Regarding fat, nutritiondata.self.com recommends a range of 20-35% of our calories coming from fat. Since fat grams count for nine calories and because I prefer the 25% range, I can have 56 grams of fat a day (2,000 daily calories x 25% / 9 calories = 56 fat grams). Fat is good for transporting vitamins like A, D, E, and K; providing insulation and protection for vital organs; and a rather concentrated form of energy. Healthy fat like monounsaturated and polyunsaturated fat are found in foods like avocados, eggs, and nuts. Avoid unhealthy fats like trans and saturated fats, which are found in foods like fast food, animal products (e.g., meat, milk, and cheese), and hydrogenated oil (non-natural peanut butter, shortening, and margarine).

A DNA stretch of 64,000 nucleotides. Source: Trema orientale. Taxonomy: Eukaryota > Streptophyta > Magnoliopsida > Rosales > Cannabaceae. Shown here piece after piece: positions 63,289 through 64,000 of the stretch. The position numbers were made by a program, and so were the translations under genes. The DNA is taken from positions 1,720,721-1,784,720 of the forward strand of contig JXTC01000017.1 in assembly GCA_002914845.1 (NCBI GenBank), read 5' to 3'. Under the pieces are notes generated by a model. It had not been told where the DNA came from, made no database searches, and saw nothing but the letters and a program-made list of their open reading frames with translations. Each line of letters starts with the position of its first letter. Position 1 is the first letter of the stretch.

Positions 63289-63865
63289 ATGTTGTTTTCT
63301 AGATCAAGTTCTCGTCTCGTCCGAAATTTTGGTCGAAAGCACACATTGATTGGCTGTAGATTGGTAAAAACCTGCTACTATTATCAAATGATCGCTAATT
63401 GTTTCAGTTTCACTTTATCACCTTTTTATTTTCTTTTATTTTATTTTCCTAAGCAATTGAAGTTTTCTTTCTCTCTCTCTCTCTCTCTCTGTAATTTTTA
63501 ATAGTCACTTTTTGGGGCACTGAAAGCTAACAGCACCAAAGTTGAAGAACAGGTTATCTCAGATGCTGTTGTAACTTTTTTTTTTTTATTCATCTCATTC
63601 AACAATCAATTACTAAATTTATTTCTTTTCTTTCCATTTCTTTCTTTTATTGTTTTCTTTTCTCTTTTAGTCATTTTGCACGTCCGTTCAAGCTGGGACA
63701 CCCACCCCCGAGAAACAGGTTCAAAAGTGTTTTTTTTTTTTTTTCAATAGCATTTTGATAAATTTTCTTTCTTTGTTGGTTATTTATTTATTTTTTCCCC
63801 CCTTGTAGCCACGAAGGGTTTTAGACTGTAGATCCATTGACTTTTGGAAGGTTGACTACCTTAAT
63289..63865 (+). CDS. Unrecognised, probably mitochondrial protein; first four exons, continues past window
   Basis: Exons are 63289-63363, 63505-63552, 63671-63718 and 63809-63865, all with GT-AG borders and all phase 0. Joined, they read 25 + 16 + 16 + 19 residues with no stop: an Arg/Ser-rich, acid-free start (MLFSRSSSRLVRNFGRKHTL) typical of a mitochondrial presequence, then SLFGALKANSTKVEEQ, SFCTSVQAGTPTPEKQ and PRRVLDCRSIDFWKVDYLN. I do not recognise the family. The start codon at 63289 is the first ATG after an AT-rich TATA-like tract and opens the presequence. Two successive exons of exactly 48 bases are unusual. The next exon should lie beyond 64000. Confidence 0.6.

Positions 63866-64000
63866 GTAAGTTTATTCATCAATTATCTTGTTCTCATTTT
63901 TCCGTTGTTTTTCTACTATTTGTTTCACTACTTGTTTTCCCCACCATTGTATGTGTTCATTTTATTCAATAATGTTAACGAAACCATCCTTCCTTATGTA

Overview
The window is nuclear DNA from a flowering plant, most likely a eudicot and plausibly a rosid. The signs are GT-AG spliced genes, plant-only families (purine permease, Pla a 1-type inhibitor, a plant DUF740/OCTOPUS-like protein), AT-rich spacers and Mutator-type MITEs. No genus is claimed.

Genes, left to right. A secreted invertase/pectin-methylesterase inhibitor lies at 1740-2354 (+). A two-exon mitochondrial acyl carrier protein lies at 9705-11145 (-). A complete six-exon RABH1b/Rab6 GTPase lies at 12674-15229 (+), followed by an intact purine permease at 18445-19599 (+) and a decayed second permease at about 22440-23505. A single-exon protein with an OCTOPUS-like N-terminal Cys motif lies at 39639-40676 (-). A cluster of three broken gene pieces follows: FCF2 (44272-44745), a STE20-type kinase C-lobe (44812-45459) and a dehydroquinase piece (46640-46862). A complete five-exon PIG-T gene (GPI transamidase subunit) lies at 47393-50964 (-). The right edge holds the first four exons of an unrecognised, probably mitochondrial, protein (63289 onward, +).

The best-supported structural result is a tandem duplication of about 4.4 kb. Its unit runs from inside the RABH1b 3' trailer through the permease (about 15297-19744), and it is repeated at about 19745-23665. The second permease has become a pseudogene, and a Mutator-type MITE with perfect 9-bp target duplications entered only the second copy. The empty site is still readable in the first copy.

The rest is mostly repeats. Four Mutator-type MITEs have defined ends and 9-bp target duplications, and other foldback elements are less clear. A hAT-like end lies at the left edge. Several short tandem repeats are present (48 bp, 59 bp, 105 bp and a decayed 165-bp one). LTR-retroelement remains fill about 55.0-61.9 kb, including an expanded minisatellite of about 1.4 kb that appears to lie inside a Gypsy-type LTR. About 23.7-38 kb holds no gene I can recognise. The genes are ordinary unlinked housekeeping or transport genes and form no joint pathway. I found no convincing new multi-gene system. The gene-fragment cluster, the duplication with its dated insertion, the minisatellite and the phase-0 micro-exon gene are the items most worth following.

Regarding carbohydrates, nutritiondata.self.com recommends a range of 45-65% of our calories coming from carbohydrates. Since carbohydrate grams count for four calories and because I prefer the 55% range, I can have 275 grams of carbohydrates a day (2,000 daily calories x 55% / 4 calories = 275 grams of carbohydrates). Carbohydrates are the body’s main source of energy among other things. Sources of complex carbohydrates (i.e., good carbs) are bananas, broccoli, apples, pears, and leafy greens. Add unprocessed whole grains like brown rice, barley, oatmeal, quinoa, millet, bulgur, and wheat berries. Avoid the simply or bad carbohydrates like sugar, refined flour, white rice, soda, candy. Simple carbohydrates make your blood sugar rise too quickly and leads to fat storage.
Regarding fiber, according to webmd.com, men should have 38 grams a fiber a day and women need 25 grams of fiber a day. Fiber is good for keeping blood cholesterol levels lower and preventing constipation, among other benefits. The following are great sources of fiber: whole grains, vegetables, beans, and fruit.
Add calcium to your diet. Among other things, calcium is good for your bones and teeth. Aim for 1,200 to 1,500 milligrams a day. Yogurt, sardines, sesame seeds, and orange juice are noted sources of calcium.